Scott Caulfield, our strength and conditioning coach, wins the pot: Every last camper is back. What’s more, no one is late, and a new player, a lefthanded forward from Swanton, Vt., named Jordan Ostrander, has hit town during the wee hours from a temp job in New York City.
    This is the meat of the camp, two sessions of games, with a two-hour break in the middle of the day. Ostrander hardly seems road weary, and his lively legs around the basket stand out in the post-poor crowd. But for the most part, the players are hard to sort out. “It’s easier to tell who can’t play than who can,” says Dave Fredrickson, the legendary Vermont high school coach from Bennington, who’s coaching one of the teams.
    Sort them out we must do, however, with a round of cuts. To a tense group Coach V announces the names of the players who’ll be back the following morning. Whereupon the most remarkable thing happens. Unbidden, every single last camper—those cut and those we’re inviting back for the camp’s final day—huddle up for an all-for-one and one-for-all.
  2. Songbird

    Songbird Well-Known Member

    Day Three
    Is that? Could that be? Why yes, it is Taylor Coppenrath, dressed and ready to go for the 48-minute-long, 24-second-clocked all-star game that will cap off the weekend.
    Coppenrath has been back home in West Barnet, Vt., laying low before this week, when he’s due in Orlando to play for the Indiana Pacers’ summer league team. This is the highest quality run to be found in the state, and far be it from us to turn him away. A season in Greece, playing for Euroleague entry AEK of Athens, has allowed him to fill out across the shoulders, yet he hasn’t lost any of the sure-handedness, or smart feet around the basket, that helped the University of Vermont upset Syracuse in the NCAA tournament two Marchs ago. Making the NBA is any guy’s dream, and we’ll be thrilled if we have a hand in helping him realize his.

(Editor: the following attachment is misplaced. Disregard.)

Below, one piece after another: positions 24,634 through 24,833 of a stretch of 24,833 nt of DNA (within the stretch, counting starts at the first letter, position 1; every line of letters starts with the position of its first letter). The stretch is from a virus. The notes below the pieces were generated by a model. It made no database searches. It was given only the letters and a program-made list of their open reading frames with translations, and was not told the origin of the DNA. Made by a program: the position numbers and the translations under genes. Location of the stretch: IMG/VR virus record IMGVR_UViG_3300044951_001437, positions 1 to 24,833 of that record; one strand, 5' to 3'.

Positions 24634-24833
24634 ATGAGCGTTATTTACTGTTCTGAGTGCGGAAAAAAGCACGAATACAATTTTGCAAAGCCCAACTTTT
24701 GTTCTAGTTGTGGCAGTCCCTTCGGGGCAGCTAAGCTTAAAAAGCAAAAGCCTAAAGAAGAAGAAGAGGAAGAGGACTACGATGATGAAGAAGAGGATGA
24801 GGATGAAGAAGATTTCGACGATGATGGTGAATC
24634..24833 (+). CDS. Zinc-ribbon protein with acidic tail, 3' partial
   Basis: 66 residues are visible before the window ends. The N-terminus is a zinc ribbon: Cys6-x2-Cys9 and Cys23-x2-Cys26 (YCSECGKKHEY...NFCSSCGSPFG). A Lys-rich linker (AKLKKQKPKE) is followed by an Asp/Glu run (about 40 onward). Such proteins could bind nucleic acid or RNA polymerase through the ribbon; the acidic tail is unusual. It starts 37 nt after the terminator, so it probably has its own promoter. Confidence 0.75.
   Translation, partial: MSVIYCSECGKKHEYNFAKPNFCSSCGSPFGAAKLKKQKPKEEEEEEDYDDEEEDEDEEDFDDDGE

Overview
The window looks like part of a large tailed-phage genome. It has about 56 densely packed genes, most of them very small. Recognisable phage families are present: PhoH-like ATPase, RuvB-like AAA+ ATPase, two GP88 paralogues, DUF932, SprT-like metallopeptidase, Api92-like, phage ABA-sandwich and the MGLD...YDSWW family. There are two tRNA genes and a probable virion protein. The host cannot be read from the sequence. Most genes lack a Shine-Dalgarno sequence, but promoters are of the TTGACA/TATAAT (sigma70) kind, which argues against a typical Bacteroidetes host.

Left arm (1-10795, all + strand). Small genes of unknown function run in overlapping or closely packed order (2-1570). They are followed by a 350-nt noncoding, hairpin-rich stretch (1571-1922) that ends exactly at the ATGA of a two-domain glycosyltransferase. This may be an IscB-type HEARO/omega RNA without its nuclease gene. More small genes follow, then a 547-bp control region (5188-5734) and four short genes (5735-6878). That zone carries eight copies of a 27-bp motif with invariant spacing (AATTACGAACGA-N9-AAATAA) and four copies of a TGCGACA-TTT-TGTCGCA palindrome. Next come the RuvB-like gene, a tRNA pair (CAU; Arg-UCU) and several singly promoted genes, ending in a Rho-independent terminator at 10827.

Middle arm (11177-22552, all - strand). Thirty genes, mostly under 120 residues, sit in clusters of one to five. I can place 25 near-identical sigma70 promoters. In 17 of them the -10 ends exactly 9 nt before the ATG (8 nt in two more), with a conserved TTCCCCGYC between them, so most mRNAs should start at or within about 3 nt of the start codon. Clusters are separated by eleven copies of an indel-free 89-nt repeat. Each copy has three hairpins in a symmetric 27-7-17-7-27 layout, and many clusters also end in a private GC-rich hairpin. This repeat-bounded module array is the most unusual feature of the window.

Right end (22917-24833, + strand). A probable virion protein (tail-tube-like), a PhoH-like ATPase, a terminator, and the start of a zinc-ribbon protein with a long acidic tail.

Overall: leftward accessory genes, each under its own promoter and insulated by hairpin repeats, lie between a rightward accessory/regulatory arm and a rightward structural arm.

Coppenrath winds up with 34 points and 12 rebounds, an emphatic reality check for everyone in the gym. But a handful of others play well enough to earn an invitation to our veterans camp in three weeks. They include Ostrander, who crafts his way to 23 points and 10 rebounds; Courtney Dennison, a 6’7” post player from Southern Vermont College, who bags 13 points and nine rebounds; 5’10” Chris Dorsey, who led the NAIA in assist-to-turnover ratio at Lyndon State last season, and passes out eight dimes this morning; and the most consistent player in camp, 6’5” David Stantial, a Keene State product who knocks down five threes in the finale.
    Others invited back: John Huggins, an all-conference player at American International, the school that produced Mario Elie; Nick Pelotte, an energetic Mainer who played the point for Plymouth State; the brothers Robertson, Manny and B.J., who both starred at nearby Burlington High before playing at Eastern Connecticut and St. Michael’s, respectively; and three other Vermonters, Dana Martin (Stowe’s North Country High and Skidmore); David Hannah (Randolph High and St. Lawrence); and the early-bird, Lyons (Milton High and Lyndon State).
    “I’ve never been at a camp where not one guy cut himself,” Coach V tells the players before we break camp. I think he missed Mr. Lethal Corner Jumper’s ciggy-butt break. But the sentiment is as sure-footed as a Taylor Coppenrath post move.

    For more information on the Vermont Frost Heaves and to order team gear, go to www.vermontfrostheaves.com.

    * * * * * *

    This was Alexander Wolff's piece on the Frost Heaves tryout camp this weekend in Burlington. I went to the 1st day because my part-timer tried out.

    Having been here a while I've gotten to read many opinions on the slangification of language, and here Wolff uses "dimes" to mean assists. Do bigtimers get a pass on this? Or do only guys like Billy Bob Bunkhower of the Bumblefuck Lancer get skewered for getting slangy with it?